Kies de Nederlandse taal
Course module: 202200313
Electrocatalysis: Materials and Spectroscopy
Course info
Course module202200313
Credits (ECTS)5
Course typeCourse
Language of instructionEnglish
Contact G. Katsoukis
dr. M. Altomare
dr. C. Baeumer
Examiner G. Katsoukis
Contactperson for the course G. Katsoukis
Academic year2022
Starting block
Application procedureYou apply via OSIRIS Student
Registration using OSIRISYes

This course provides fundamental knowledge on electrocatalysis, including materials, reaction pathways and spectroscopic characterization techniques that help understand and identify reaction mechanisms and key electrocatalyst design principles. We prepare students for performing research on electrocatalysis and electrochemical reactions, both in industry and academia.  

At the end of the course, you will be able to: 
Fundamentals of electrocatalysis 

  • Use your toolset to analyze electrocatalytic reactions according to best research practices and compare new materials and processes to benchmarks in the field  
  • Use field-specific terminology including activity, stability, selectivity, turn-over frequency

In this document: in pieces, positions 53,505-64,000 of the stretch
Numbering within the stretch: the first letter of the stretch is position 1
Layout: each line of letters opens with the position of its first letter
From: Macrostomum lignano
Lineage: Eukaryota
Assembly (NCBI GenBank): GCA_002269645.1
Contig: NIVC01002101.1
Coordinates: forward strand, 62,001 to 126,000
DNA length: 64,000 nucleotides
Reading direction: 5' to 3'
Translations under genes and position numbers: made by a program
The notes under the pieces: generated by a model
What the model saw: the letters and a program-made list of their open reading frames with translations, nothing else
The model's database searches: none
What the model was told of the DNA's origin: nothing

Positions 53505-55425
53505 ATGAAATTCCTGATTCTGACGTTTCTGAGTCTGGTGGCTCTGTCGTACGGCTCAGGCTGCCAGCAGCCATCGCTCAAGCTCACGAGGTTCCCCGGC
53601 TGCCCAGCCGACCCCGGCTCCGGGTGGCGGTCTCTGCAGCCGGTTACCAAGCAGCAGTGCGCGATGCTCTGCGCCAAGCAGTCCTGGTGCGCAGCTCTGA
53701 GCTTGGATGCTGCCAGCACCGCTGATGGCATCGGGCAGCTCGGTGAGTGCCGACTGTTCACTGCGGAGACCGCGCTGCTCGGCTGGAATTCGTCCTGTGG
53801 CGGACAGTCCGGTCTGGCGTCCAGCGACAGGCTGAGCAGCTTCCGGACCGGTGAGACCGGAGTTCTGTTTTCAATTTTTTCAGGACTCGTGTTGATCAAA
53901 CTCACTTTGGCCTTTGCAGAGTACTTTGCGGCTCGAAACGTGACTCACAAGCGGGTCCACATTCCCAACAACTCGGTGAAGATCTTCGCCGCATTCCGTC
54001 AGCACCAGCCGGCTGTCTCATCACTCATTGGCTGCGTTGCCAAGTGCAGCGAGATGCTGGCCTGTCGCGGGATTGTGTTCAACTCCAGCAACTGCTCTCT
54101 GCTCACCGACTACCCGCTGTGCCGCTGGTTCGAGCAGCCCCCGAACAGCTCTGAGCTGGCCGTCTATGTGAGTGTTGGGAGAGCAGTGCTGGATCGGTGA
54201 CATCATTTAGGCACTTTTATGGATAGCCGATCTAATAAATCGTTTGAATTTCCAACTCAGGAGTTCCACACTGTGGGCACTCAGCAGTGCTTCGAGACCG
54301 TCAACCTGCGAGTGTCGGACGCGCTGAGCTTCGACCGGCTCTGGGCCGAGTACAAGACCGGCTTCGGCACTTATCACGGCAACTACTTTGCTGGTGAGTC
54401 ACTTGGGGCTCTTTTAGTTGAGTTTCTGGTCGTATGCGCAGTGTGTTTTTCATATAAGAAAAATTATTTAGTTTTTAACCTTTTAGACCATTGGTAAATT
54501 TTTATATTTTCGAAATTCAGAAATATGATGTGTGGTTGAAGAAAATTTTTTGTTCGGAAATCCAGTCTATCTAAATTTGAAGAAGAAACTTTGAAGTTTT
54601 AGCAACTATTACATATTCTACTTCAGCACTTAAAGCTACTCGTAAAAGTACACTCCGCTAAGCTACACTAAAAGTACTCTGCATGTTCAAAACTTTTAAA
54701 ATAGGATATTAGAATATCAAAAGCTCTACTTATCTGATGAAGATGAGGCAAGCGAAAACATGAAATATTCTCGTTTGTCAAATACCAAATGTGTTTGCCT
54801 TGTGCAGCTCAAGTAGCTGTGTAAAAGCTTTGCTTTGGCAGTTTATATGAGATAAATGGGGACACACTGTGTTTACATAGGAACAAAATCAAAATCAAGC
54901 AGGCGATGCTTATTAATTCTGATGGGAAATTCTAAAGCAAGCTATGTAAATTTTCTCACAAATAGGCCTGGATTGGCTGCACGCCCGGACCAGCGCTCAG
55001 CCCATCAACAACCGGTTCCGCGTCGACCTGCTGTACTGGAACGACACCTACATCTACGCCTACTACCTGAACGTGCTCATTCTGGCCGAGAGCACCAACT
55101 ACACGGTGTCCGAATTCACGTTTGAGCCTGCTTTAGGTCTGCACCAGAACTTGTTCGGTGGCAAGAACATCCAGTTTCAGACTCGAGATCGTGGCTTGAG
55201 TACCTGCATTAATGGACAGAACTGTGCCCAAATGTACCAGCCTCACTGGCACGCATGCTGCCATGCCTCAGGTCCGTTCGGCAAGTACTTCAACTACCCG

• Understand and rationalize with volcano plots and electronic structure descriptors to predict activity trends and design new electrocatalysts  
  • Discuss exemplary reaction mechanisms  
  • Understand why surface composition and structure, morphology (e.g., particle size) and support materials can influence the electrocatalytic performance  


Electrocatalytic reactions 

  • Discuss individual steps, overall reaction mechanisms, limiting steps and material choice for the electrocatalysis of:  
  • Hydrogen evolution reaction  
  • Oxygen evolution and oxygen reduction reaction  
  • CO2 reduction reaction  


Properties of materials 

  • Relate the electrocatalytic activity to the electronic structure  
  • Predict material stability based on Pourbaix diagrams  


Characterization of Electrocatalytic Materials 

  • Assess the performance of electrocatalysts using classic electro-analytical techniques (e.g., cyclic voltammetry CV, linear sweep voltammetry LSV, stripping voltammetry, chronoamperometry CA, rotating disk electrode RDE, rotating ring-disk electrode RRDE, etc.)